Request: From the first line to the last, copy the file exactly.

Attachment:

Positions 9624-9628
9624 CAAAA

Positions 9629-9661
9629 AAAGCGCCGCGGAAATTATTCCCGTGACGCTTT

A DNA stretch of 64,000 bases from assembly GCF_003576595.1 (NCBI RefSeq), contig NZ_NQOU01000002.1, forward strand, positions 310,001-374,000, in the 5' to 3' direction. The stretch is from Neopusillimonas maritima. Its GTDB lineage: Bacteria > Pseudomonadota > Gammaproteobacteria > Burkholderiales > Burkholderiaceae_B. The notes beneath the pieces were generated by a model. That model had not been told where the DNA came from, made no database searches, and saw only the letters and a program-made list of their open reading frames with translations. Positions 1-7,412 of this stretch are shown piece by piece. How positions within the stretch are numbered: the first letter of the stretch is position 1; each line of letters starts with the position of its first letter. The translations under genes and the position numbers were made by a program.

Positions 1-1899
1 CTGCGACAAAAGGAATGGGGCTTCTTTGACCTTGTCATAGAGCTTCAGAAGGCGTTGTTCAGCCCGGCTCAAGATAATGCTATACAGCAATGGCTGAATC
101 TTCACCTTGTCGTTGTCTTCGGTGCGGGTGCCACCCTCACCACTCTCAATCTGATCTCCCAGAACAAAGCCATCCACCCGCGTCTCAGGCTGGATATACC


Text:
Positions 9624-9628
9624 CAAAA

Positions 9629-9661
9629 AAAGCGCCGCGGAAATTATTCCCGTGACGCTTT

A DNA stretch of 64,000 bases from assembly GCF_003576595.1 (NCBI RefSeq), contig NZ_NQOU01000002.1, forward strand, positions 310,001-374,000, in the 5' to 3' direction. The stretch is from Neopusillimonas maritima. Its GTDB lineage: Bacteria > Pseudomonadota > Gammaproteobacteria > Burkholderiales > Burkholderiaceae_B. The notes beneath the pieces were generated by a model. That model had not been told where the DNA came from, made no database searches, and saw only the letters and a program-made list of their open reading frames with translations. Positions 1-7,412 of this stretch are shown piece by piece. How positions within the stretch are numbered: the first letter of the stretch is position 1; each line of letters starts with the position of its first letter. The translations under genes and the position numbers were made by a program.

Positions 1-1899
1 CTGCGACAAAAGGAATGGGGCTTCTTTGACCTTGTCATAGAGCTTCAGAAGGCGTTGTTCAGCCCGGCTCAAGATAATGCTATACAGCAATGGCTGAATC
101 TTCACCTTGTCGTTGTCTTCGGTGCGGGTGCCACCCTCACCACTCTCAATCTGATCTCCCAGAACAAAGCCATCCACCCGCGTCTCAGGCTGGATATACC